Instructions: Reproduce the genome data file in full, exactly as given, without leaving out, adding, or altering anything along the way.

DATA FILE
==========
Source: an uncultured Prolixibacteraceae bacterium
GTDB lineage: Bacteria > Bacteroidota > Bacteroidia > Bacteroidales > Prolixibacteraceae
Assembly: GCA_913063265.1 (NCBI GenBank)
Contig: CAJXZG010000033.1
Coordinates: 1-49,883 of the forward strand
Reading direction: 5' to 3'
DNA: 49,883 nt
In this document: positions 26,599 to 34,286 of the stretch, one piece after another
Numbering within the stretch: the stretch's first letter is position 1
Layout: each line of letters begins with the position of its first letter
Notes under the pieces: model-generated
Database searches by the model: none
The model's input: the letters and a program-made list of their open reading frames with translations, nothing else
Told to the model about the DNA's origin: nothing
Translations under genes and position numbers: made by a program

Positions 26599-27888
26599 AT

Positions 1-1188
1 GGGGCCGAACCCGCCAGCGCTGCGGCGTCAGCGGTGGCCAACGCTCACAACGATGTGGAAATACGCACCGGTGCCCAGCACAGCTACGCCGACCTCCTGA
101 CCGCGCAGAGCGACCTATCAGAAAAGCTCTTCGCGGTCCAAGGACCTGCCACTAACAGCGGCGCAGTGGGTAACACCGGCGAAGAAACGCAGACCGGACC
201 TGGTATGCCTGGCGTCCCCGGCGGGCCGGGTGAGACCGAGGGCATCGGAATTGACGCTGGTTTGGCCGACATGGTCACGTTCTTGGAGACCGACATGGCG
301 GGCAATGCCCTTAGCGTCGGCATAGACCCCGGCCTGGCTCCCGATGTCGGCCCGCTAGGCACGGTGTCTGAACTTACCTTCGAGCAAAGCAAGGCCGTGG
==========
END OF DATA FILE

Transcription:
Source: an uncultured Prolixibacteraceae bacterium
GTDB lineage: Bacteria > Bacteroidota > Bacteroidia > Bacteroidales > Prolixibacteraceae
Assembly: GCA_913063265.1 (NCBI GenBank)
Contig: CAJXZG010000033.1
Coordinates: 1-49,883 of the forward strand
Reading direction: 5' to 3'
DNA: 49,883 nt
In this document: positions 26,599 to 34,286 of the stretch, one piece after another
Numbering within the stretch: the stretch's first letter is position 1
Layout: each line of letters begins with the position of its first letter
Notes under the pieces: model-generated
Database searches by the model: none
The model's input: the letters and a program-made list of their open reading frames with translations, nothing else
Told to the model about the DNA's origin: nothing
Translations under genes and position numbers: made by a program

Positions 26599-27888
26599 AT

Positions 1-1188
1 GGGGCCGAACCCGCCAGCGCTGCGGCGTCAGCGGTGGCCAACGCTCACAACGATGTGGAAATACGCACCGGTGCCCAGCACAGCTACGCCGACCTCCTGA
101 CCGCGCAGAGCGACCTATCAGAAAAGCTCTTCGCGGTCCAAGGACCTGCCACTAACAGCGGCGCAGTGGGTAACACCGGCGAAGAAACGCAGACCGGACC
201 TGGTATGCCTGGCGTCCCCGGCGGGCCGGGTGAGACCGAGGGCATCGGAATTGACGCTGGTTTGGCCGACATGGTCACGTTCTTGGAGACCGACATGGCG
301 GGCAATGCCCTTAGCGTCGGCATAGACCCCGGCCTGGCTCCCGATGTCGGCCCGCTAGGCACGGTGTCTGAACTTACCTTCGAGCAAAGCAAGGCCGTGG